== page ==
[930] CDX-2 Expression in Malignant Germ Cell Tumors of the Testes, Intratubular Germ Cell Neoplasia and Normal Seminiferous Tubules

Michael J Lee, Adam P Vogt, Adeboye O Osunkoya. Emory University School of Medicine, Atlanta

Background: CDX-2 is a caudal-type homeobox gene, encoding a transcription factor that plays an important role in proliferation and differentiation of intestinal epithelial cells. The utility of antibodies to CDX2 in the identification of adenocarcinomas of the gastrointestinal tract, particularly colorectal adenocarcinomas, in both primary and metastatic settings is well established. Patients with testicular tumors may occasionally lack an obvious palpable mass. However, the expression of CDX2 in malignant germ cell tumors of the testes which have metastatic potential has not been previously studied in a large series.
Design: A tissue microarray (TMA) was constructed from 56 malignant germ cell tumors of the testes including; 24 cases of classic seminoma, 8 cases of embryonal carcinoma, 8 cases of yolk sac tumor, 4 cases of malignant teratoma, 2 cases of choriocarcinoma, and 1 case of spermatocytic seminoma. 10 cases of intratubular germ cell neoplasia (IGCN) and 7 cases of benign testicles with normal seminiferous tubules were also included in TMA. Immunohistochemical stains for CDX2 was performed and analyzed. Only nuclear staining was considered positive.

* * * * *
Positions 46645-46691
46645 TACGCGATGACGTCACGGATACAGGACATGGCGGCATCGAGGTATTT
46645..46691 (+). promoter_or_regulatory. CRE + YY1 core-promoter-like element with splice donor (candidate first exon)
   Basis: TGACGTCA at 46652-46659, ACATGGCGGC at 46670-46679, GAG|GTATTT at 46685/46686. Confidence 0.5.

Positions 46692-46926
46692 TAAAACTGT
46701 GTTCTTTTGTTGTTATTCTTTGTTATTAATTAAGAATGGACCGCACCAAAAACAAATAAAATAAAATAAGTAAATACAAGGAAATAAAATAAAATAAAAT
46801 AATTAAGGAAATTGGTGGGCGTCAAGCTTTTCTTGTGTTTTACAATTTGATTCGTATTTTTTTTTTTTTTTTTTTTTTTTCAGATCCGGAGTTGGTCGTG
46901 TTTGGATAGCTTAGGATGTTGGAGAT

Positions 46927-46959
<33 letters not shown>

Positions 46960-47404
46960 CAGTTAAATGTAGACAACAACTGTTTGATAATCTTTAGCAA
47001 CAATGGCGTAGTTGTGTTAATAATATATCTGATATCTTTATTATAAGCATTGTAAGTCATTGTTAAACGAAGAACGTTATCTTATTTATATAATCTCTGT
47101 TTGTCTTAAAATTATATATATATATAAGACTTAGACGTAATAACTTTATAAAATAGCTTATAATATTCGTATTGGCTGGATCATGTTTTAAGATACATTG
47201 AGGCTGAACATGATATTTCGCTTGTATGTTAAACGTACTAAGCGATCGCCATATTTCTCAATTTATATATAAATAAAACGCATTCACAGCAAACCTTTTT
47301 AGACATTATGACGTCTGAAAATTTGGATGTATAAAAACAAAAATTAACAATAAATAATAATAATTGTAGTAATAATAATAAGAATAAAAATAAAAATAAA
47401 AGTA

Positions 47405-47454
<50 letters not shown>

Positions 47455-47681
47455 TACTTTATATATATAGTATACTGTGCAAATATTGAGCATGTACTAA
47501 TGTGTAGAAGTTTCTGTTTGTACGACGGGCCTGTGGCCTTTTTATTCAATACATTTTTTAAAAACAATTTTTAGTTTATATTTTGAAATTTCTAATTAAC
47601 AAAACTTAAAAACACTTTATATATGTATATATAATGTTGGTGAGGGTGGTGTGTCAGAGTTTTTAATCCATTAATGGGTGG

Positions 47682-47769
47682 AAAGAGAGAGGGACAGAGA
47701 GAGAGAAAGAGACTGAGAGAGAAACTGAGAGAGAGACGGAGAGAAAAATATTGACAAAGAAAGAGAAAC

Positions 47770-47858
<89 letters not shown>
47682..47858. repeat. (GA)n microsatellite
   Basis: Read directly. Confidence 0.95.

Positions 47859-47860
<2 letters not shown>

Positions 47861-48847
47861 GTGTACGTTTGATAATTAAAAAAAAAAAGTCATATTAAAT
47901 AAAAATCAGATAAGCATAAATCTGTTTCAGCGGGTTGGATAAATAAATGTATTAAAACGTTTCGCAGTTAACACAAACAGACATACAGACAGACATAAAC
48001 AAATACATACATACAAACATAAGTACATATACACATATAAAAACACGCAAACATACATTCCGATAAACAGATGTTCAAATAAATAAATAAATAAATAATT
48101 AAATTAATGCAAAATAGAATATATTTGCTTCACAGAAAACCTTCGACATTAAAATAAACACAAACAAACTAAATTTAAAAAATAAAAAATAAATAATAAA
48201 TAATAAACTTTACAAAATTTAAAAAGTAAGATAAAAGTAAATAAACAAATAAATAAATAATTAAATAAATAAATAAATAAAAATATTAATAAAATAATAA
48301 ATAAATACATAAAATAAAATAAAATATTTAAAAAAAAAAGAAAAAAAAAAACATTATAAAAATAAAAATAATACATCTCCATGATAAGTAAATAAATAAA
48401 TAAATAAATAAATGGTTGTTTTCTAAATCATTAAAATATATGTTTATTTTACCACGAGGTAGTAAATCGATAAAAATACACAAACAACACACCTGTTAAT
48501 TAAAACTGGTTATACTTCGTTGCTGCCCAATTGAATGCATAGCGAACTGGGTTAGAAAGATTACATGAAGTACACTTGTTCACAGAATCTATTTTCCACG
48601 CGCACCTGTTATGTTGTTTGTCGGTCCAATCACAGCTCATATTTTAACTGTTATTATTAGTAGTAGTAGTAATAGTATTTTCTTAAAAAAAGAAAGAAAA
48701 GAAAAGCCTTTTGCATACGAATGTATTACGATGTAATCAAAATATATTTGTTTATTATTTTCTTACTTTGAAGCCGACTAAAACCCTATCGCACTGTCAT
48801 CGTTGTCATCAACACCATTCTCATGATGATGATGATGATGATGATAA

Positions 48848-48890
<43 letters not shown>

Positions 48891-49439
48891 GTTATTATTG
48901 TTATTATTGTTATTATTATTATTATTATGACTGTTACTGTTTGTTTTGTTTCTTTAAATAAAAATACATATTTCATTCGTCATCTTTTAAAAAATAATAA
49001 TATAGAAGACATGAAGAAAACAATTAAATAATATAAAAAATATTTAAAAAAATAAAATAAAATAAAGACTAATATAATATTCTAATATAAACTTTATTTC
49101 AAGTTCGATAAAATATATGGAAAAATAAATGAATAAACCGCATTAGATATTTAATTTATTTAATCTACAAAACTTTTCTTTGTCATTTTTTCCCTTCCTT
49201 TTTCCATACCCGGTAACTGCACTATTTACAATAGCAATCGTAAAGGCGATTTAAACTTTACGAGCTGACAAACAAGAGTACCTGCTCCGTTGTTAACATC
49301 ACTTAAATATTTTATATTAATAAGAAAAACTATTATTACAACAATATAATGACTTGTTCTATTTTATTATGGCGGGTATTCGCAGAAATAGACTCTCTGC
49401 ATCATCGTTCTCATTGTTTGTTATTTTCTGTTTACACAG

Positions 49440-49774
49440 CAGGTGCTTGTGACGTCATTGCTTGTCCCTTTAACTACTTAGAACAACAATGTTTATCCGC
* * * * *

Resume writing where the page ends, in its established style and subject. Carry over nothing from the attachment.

Results: Positive expression of CDX2 was identified in 2/2 cases (100%) of choriocarcinoma, 4/8 cases (50%) of teratoma, 3/8 cases (38%) of embryonal carcinoma, 3/8 cases (38%) of yolk sac tumor and 1/29 cases (3%) of classic seminoma. CDX2 was negative in all cases of IGCN, normal seminiferous tubules and the only case of spermatocytic seminoma.
Conclusions: The role of CDX-2 in the differentiation of intestinal/enteric epithelial cells may contribute to the formation of trophoblastic, glandular, villous or cystic structures in germ cell tumors of the testes. This study suggests that the expression of CDX2 in a variety of malignant germ cell tumors of the testes may be a potential pitfall in metastatic tumors of unknown primary, which are thought to be of gastrointestinal/colorectal origin but are actually from a clinically occult testicular tumor.
Category: Genitourinary (including renal tumors)

Monday, March 19, 2012 9:30 AM

Poster Session I Stowell-Orbison/Surgical Pathology/Autopsy Awards Poster Session # 139, Monday Morning


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